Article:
An idle JHS graduate, who left school 2 years ago, summed this up as follows:
Ganfoso is a small refugee camp, but you have no idea what goes on here. It’s like boiling water, too unbearable for the bubbles (the molecules) to stay together. That’s why everyone tries to escape. The life situation here is terrible and people are not necessarily getting on well. There are too many things that are hidden from the eyes of people like you [referring to me, as a researcher]. (Anton).
In the words of Ada:
This camp is small but it feels like we live in a chaotic world, there is no peace in Ganfoso. (Ada)
Comments such as these illustrate a situation that needs urgent mediation. According to Giddens, structure is implicated in all social interactions because they are dependent upon rules and resources. We see from the refugees’ narration that some people are manipulating the structure to suit their personal interest, to the detriment of the refugees’ welfare. Again, the structure offers authoritative powers to the camp management to govern, and subject the refugees to obey rules. In so doing they recreate a structure that suits their operations, as indicated by Giddens (in Inyundele (n.d.)).This is true to the way that supporters of the camp management experience rewards, and others suffer for not adhering to the status quo. These actors are motivated to rationalize their operations to give them a sense of security. Giddens call this “ontological security” (Giddens 1991, pp. 35–42).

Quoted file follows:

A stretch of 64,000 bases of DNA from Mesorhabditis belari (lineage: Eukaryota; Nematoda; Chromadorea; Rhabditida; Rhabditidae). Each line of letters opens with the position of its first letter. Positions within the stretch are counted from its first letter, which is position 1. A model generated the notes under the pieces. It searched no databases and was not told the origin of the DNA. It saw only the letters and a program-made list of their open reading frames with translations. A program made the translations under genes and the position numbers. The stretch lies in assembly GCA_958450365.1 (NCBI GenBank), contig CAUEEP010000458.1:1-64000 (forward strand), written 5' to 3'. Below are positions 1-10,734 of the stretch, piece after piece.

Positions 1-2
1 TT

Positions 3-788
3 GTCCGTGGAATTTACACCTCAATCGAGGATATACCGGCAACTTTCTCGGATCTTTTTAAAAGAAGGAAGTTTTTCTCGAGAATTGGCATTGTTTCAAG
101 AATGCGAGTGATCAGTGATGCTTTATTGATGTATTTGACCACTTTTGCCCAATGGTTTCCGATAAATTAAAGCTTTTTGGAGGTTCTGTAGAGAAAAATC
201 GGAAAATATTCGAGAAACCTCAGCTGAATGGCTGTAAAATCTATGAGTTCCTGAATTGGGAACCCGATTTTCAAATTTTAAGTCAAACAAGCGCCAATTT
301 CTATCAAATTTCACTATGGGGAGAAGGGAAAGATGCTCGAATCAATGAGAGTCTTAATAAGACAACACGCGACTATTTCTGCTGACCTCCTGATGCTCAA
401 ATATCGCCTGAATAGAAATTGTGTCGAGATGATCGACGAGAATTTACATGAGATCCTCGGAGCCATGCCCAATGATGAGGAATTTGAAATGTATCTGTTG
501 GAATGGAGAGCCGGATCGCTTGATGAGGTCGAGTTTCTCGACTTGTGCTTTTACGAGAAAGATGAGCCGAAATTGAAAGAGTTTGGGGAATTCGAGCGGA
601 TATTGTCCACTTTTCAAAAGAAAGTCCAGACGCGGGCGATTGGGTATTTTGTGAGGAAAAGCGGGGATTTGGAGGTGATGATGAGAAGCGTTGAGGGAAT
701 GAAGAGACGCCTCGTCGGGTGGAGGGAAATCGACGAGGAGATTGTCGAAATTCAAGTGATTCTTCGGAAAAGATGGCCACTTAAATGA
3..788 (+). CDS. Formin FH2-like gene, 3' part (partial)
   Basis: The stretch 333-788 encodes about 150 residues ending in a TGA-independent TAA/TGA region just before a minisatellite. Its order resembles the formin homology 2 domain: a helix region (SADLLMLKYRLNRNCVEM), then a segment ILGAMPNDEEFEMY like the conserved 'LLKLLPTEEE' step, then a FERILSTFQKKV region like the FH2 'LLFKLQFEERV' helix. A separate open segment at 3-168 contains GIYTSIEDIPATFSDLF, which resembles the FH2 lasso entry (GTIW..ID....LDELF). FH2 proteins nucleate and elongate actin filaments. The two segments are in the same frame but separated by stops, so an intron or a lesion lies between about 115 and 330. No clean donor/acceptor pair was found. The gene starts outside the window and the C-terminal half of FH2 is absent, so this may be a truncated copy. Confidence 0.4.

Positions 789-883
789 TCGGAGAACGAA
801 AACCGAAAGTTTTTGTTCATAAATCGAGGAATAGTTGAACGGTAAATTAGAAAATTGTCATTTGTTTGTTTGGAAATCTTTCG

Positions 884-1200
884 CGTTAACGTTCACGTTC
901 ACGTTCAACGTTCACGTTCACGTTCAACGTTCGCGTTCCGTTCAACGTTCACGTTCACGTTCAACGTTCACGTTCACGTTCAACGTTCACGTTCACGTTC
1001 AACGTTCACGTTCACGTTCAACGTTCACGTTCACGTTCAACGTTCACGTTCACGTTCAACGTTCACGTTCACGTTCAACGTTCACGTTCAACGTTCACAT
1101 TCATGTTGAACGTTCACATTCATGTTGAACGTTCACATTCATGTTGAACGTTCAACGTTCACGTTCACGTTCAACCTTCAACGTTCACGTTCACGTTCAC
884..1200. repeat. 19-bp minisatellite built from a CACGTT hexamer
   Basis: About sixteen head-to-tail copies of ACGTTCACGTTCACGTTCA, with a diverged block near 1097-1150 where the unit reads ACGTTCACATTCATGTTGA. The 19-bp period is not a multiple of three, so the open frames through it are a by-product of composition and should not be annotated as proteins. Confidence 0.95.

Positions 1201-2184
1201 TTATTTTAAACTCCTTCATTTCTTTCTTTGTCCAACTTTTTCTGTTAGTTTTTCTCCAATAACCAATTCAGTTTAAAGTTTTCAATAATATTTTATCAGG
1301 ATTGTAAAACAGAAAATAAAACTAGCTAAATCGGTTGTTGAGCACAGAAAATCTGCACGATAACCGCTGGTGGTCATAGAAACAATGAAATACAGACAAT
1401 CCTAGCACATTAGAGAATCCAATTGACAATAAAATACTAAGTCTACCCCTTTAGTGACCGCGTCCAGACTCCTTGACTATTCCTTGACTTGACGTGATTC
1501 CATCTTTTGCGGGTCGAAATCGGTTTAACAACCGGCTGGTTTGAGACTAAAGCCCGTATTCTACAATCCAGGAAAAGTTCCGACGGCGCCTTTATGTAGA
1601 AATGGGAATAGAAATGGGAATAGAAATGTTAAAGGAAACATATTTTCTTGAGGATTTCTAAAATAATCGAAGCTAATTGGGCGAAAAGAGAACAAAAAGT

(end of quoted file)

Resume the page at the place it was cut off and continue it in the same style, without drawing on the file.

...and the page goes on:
Geographical location of Ganfoso and its effect on refugees experiences
Ganfoso refugee camp is isolated from other communities within south-western part of Krunso. Lacking industries or other income-generating activities (only a few people sell groceries or cooked foods), the camp is deprived of both social resources and links to neighbouring Ghanaian communities. The residents walk for several hours to neighbouring villages and towns to purchase their requirements, including food. This makes Ganfoso, a very remote environment. Some of the people I interviewed commented that they feel they have been banished to a place where nobody cares:
At Ganfoso, we feel as if we are being punished for being here. It feels like being in exile. When I first came, everybody said that Ganfoso is good because it’s a place for a quick transition and everything goes fast. I also thought that because people come from all over Africa and elsewhere, it will be a good place to meet different people. But the disappointment you get when you come to this camp is huge. Nobody cares what happens to us and life seems very hard. At least if somebody cares then we know that one day someone will do something. (Mr Brason)